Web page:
In my late 30’s I began to reflect on my life growing up with two very strong Russian women as my role models (my mom and my grandma or as I called her, babushka, babi for short) direct descendants form old world Russia. I was working as a full-time traditional retail pharmacist at a local chain at the time and in the midst of questioning my role in the realm of making the difference in improving people’s health. Something I took great pride in and filled my heart to be able to be in a position to make that kind of an impact. Which, after all, was my whole reason for going to pharmacy school.
At this point I had been witness to many things in the medical/pharmacy world that did not settle well with me. Drug recalls (pulling an FDA approved medication off the market/not available for sale). One in particular that made an impact on me was an antibiotic that was taken off the market after it caused over 3,000 deaths (many of which were children). The unavailability of Coumadin 5mg (brand name blood thinner at the most commonly prescribed dose) which we as pharmacists had to call the patients doctors and have them re-write the prescription until it was available once again. The list went on. The many incidents left me feeling like there had to be another way, an ability to safe-guard the public better. I wasn’t quite sure what, but I felt like there was another approach, one which was more in-tune with what I envisioned my role to be in “Saving Lives” (a statement that I used to chuckle at when I was a teenager as one of the pharmacists would say that to our customers. I would think, “well that is quite a bold statement to make”.) Now here I was searching for a safer more consistent healing approach.
I began recalling different home remedies that my mom and babushka would use. (When this is part of your daily life, of course, it doesn’t stand out right away.) One thing I remembered was my mom going out in the back yard and picking broad leaf plantain leaves (In Russian Podoroshnik = “by/on the path/road”) and applying them to my babushka’s forearm and wrapping it in a bandage to treat a black fly bite that had caused her arm to swell. It worked! (Plantain Formulas) Another memory was my babushka using active yeast and sugar with the sour cherries from our tree in the back yard and leaving it outside in a lightly covered, breathable mesh covering the mouth of a glass bottle on the screened-in porch during the late summer months. That memory came rushing the first time I opened a bottle of Kombucha. The fermented smell brought me right back. My family and I grew up eating borscht, not only the beet version (red borscht, high in fiber, Vitamin B & C, great for liver, heart and digestive system as well as your circulatory system) but also the green (Shchaveloviy) borscht (high in vitamin A & C, riboflavin and great for the eyes, heart). The green borscht main ingredient sorrel (shchavel), grew wild in the back yard and my mom and Babushka would pick that giving this version a tangy lemony taste. It would be served with a cut-up hard boiled egg, some fresh dill and a squeeze of lemon. Delicious! We also had apple trees, pear trees, peach tree, grapes, raspberries, strawberries, white and red currant bushes (made some amazing preserves), multiple flower gardens as well as a full vegetable garden in our backyard. My mom counted every penny, we were not exactly wealthy. But oh the abundance of true medicine and love in our kitchen, what I consider the real pharmacy or “apothecary” for my practice today. Something that I hope to evolve into today’s “modern apothecary” where I could help serve as the bridge between the medical world and contribute the teachings of natural medicine to the up and coming pharmacists of our future.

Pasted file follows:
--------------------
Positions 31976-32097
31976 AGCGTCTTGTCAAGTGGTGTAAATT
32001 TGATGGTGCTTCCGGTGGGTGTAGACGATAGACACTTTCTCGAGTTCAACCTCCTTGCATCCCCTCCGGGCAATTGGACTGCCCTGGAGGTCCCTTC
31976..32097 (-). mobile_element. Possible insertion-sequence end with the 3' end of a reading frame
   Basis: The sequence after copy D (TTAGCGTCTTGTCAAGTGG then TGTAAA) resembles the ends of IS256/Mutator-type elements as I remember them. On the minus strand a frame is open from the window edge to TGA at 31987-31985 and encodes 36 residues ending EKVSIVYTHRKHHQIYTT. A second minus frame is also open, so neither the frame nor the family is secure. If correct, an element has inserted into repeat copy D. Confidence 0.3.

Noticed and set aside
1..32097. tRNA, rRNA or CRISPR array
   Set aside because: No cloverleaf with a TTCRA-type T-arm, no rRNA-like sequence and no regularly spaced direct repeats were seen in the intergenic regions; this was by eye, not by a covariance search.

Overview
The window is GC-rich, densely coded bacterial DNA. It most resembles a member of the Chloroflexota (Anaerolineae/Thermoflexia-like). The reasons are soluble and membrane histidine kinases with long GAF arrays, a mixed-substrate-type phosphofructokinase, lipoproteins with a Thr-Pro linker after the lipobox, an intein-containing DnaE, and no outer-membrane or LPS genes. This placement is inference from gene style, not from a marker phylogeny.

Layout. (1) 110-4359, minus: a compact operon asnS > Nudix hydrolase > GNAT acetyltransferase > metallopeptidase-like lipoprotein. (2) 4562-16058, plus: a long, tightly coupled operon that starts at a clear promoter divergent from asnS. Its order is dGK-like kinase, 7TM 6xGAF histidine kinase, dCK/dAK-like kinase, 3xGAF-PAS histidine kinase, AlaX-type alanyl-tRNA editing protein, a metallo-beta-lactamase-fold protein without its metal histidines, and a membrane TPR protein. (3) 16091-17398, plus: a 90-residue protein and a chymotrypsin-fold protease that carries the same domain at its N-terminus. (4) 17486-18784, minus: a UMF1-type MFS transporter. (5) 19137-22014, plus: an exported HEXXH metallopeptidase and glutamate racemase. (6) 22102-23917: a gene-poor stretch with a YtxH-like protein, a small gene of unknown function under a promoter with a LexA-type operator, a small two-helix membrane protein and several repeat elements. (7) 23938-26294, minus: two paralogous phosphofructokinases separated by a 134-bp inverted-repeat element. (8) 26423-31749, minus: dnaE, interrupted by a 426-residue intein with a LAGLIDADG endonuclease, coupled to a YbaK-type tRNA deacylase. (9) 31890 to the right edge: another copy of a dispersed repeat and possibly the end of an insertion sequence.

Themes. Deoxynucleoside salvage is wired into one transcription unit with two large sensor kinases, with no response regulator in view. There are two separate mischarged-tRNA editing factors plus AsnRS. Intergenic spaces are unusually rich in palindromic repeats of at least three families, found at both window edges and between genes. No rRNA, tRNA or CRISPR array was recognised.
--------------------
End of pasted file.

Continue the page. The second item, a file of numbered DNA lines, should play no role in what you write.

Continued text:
I have included the recipes for the two soups mentioned above. Always cook with love in your heart and please share with your family, friends and loved ones. For when you cook with love, you enhance the life-force of that food so it can nourish your body, mind and soul. I will leave you with something I remember my babushka would say,Preeyatnava Apeeteeta! Bon Apetit, Enjoy!
Traditional Beet Borscht
4 cups vegetable broth
1 small potato peeled and quartered
2 cloves minced garlic
2 cups grated carrots
2 cups grated beets
2 cups shredded cabbage
2 large Bay leaves
1/2 tsp dried basil (or use 6 leaves of fresh basil)
Himalayan sea salt and black pepper to taste
1 large can/container stewed tomatoes and juice
1/4 cup olive oil
fresh dill and sour cream (or vegan version sour cream)
Pour 4 cups of vegetable broth in saucepan. Add potato, garlic, bay leaves and dried basil simmer until potatoes are tender. Add carrots, beets and cabbage stir together and simmer until tender. Add the container of stewed tomatoes (if you can get your hands on any home-made canned tomatoes OR sauce please use that!) and simmer for 15 minutes. Add olive oil, himalayan sea salt and black pepper to taste. Pour into individual bowls garnish with 1 tsp of fresh dill and a tablespoonful of sour cream. Serve and enjoy!
Green (Shchaveloviy) Borscht
8 cups vegetable broth
3 medium potatoes peeled and cubed
3/4 cup chopped leeks
3 cloves minced fresh garlic
2 Bay leaves
1 cup loosely packed lightly chopped Fresh Parsley
1/2 cup olive oil
3 large handfuls of Sorrel chopped
Himalayan Sea salt and pepper to taste
Hard boiled eggs peeled and cubed
Fresh Dill & Parsley
In a large saucepan saute leeks, garlic, bay leaves and parsley in 1/4 cup of olive oil until leeks are slightly transparent. Add vegetable broth and cubed potatoes to the pan, cover and simmer on medium heat for 20 minutes. Add chopped sorrel and 1/4 cup olive oil as well as salt and pepper to taste and simmer covered for another 20 minutes, stirring occasionally. Squeeze the juice of 1/2 to 1 whole lemon and stir together. Pour into individual bowls and serve with cubed hard boiled egg and a tablespoon combination of fresh dill and parsley.